I read some of her books back in the 1970s when they were very popular but I can’t remember anything about them. The blurb is hopeful though, one front cover says: A riotous romp – moving, funny, fresh and alive. They might be the perfect light reading for when the news is too depressing.

Have you read any of these books?

The White Cottage Mystery by Margery Allingham

The White Cottage Mystery cover

The White Cottage Mystery by Margery Allingham was first serialised in the Daily Express in 1927 and was published as a book the following year. I read a Bloomsbury Reader paperback which I borrowed from the library.

I’ve previously only read Allingham’s Campion books which I do generally enjoy, especially the later ones, but I liked this one even more and it’s a shame that she didn’t write more books featuring Inspector Challenor of Scotland Yard, with his son Jerry as his side-kick. This one begins just as I like with the murder being committed very early on.

Jerry is driving along a Kentish road, enjoying the change from London when he turns into a good Samaritan, offering a lift to a young woman who is struggling with a large basket having just got off a bus with it. He drops her off at the White Cottage which is situated close to an ugly vast pile of a private house. As Jerry is in conversation with the local policeman they hear a loud gunshot and so begins the mystery.

The victim is Eric Crowther, owner of the ugly house, but it seems that despite there being lots of people around within the two houses, nobody can give any information as to how Crowther ended up shot in the White Cottage and certainly nobody is sorry to see the back of him. There’s an embarrassment of riches suspect-wise and as Jerry has fallen for the young lady that he helped, he’s worried that she is involved in the murder.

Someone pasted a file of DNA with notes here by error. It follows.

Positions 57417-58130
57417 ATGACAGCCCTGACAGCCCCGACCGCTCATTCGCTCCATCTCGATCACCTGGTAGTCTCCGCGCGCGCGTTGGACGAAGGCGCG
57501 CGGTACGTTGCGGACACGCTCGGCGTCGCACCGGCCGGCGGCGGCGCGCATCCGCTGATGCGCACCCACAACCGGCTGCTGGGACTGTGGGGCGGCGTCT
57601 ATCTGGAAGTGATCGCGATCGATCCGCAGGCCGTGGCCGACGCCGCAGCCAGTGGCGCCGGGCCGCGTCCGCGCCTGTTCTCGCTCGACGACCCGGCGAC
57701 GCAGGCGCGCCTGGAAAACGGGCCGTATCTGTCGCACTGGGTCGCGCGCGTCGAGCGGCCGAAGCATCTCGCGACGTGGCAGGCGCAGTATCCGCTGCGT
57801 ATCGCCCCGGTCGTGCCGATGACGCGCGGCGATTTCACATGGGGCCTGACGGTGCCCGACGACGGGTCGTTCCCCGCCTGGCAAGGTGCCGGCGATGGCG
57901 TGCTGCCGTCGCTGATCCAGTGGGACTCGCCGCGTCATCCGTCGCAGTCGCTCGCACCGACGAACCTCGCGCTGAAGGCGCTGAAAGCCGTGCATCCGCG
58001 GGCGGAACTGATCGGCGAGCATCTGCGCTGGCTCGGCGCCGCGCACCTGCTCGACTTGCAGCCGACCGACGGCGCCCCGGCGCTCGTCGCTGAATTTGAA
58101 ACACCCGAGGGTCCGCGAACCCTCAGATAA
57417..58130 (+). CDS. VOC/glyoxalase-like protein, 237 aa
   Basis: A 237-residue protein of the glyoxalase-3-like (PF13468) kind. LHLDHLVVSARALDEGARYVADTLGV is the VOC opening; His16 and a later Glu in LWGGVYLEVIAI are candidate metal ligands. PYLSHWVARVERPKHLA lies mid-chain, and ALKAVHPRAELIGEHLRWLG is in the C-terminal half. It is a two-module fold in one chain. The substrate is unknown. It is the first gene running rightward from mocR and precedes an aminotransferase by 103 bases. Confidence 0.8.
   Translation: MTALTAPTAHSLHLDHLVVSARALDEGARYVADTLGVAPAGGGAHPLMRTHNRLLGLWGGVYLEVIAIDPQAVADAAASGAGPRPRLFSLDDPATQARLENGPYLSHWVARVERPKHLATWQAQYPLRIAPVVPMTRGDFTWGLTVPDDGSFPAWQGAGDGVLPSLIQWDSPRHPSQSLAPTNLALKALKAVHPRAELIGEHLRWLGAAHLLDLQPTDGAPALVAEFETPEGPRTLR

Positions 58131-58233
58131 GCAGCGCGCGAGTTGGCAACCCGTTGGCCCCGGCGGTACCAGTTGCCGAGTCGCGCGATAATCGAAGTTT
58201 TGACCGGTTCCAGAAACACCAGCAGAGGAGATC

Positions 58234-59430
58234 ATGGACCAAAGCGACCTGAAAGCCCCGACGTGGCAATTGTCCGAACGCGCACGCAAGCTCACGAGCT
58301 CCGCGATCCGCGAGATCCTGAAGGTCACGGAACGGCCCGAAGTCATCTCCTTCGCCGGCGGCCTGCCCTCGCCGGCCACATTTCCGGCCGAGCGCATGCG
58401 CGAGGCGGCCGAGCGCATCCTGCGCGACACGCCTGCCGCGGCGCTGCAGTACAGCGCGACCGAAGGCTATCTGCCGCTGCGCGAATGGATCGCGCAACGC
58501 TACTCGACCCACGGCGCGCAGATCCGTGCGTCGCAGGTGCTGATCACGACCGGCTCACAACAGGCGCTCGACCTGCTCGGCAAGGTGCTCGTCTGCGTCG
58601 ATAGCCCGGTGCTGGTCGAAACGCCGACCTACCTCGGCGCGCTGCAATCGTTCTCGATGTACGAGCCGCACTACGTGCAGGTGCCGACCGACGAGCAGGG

This book certainly doesn’t read like the first effort at a murder mystery that it is, and I really liked the relationship between Inspector Challenor and his son Jerry.

Bloomsbury has chosen to go down the same route as the British Crime Classics Library and based the book cover on the vintage railway poster below, although it seems to have been slightly changed by Emma Ewbank.

Wales

Transcription by Kate Atkinson

 Transcription cover

Transcription by Kate Atkinson was published in 2018, but it begins briefly in 1981 before the action moves to wartime London. Juliet is just 17 and orphaned with the death of her mother. She’s going to have to fend for herself and manages to get a job with the intelligence service MI5. It turns out not to be as exciting as that sounds as she ends up sitting at a typewriter in a room next door to one which is being used as a meeting place for Nazi sympathisers. The walls are bugged and it’s her job to type out what she hears – not as easy as you might think. No-one is to be trusted and Juliet finds herself wondering about her own colleagues. Is her boss who is supposedly posing as a Gestapo officer actually a Gestapo officer? She now has a different name and it isn’t long before she’s embroiled with the Fascists she has been listening in to and given the task of searching for The Red Book which apparently has names and addresses of Nazi sympathisers.

Fast forward to 1950 and Juliet is working for the BBC making the Schools radio programmes, but her life with MI5 comes back to haunt her, or is she just being paranoid?

I really enjoyed this one and I’ll probably give it 5 stars on Goodreads as I can’t give it 4.5. Kate Atkinson has been living in Edinburgh for donkey’s years so I count her as a Scottish author.

You can read Jack’s much more detailed thoughts on this book here.

The Paper Cell by Louise Hutcheson

 The Paper Cell cover